Hon. John Knox. Mr. Chairman, ladies and gentlemen, my fellow delegates, we are ready today upon what may be, if we so will, a great occasion. We have come from the East, the West, the South, and the North. We are here for one purpose and for one purpose only, and that is to preserve the heritage that is ours and to see that our fellow citizens may live their lives in peace and safety.
Most of us, I suppose, know something of politics. We have seen life as it is lived, and some of us have sought, and perhaps found, the object of our personal desires. But if this be true, there is one obligation that rests upon each and every one of us, be he a Republican or a Democrat, and that is that each of us should do all that he can do to see that our property is preserved and that human beings be freed from the hazards that can and must be avoided.
The danger that is most threatening to America today is not Communism; it is not Russia; it is not the ascendancy of either the Democratic or the Republican parties; the terror of our lives is the danger of fire. When that cry rings out in the day or in the night, we have no thought of politics. The idea of partisan advantage is something that never enters our minds. We are part and parcel of the common weal. Our only consideration is that each of us may do what he can to minimize loss and to see that humanity is saved from the fire, suffering, and death to which it is now subjected.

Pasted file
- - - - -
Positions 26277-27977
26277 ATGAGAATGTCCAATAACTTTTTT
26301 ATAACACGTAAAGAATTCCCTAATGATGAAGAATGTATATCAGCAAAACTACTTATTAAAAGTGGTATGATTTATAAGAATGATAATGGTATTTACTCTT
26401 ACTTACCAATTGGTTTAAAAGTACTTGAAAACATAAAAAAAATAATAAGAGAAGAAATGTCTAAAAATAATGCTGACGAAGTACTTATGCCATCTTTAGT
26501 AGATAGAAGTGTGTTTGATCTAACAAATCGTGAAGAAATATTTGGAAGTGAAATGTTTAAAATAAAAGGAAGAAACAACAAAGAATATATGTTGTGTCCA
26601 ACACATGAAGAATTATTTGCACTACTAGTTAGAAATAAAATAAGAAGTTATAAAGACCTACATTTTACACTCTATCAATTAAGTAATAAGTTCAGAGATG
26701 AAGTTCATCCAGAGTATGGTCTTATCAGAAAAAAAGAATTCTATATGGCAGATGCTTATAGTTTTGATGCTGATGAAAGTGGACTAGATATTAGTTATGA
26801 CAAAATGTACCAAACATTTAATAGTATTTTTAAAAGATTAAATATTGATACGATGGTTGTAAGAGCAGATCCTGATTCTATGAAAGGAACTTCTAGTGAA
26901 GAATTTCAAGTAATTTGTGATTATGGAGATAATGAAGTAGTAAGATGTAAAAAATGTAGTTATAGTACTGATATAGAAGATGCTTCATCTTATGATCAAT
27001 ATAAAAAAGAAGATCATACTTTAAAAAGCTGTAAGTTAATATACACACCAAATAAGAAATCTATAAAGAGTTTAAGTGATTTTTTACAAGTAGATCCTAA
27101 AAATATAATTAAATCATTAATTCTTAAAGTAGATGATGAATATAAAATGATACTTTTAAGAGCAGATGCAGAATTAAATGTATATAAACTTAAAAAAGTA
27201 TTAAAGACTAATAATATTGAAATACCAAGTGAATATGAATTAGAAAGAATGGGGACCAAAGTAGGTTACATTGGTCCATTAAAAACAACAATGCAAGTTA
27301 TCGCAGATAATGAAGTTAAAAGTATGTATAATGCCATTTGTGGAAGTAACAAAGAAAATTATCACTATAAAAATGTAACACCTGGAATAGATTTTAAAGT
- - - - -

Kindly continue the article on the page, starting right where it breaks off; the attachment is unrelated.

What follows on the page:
In doing this in recent years we have been far from successful. Due to inertia and carelessness we have borne witness to the holocausts of Coconut Grove, the Winecoff, and the Hotel LaSalle. Sobered by this experience, we are here today at the invitation of the President of the United States to see if we cannot evolve a program whereby America, Democrats and Republicans alike, whites and blacks, Jews and Gentiles, can save themselves from the ravages of fire and smoke by which we are constantly menaced.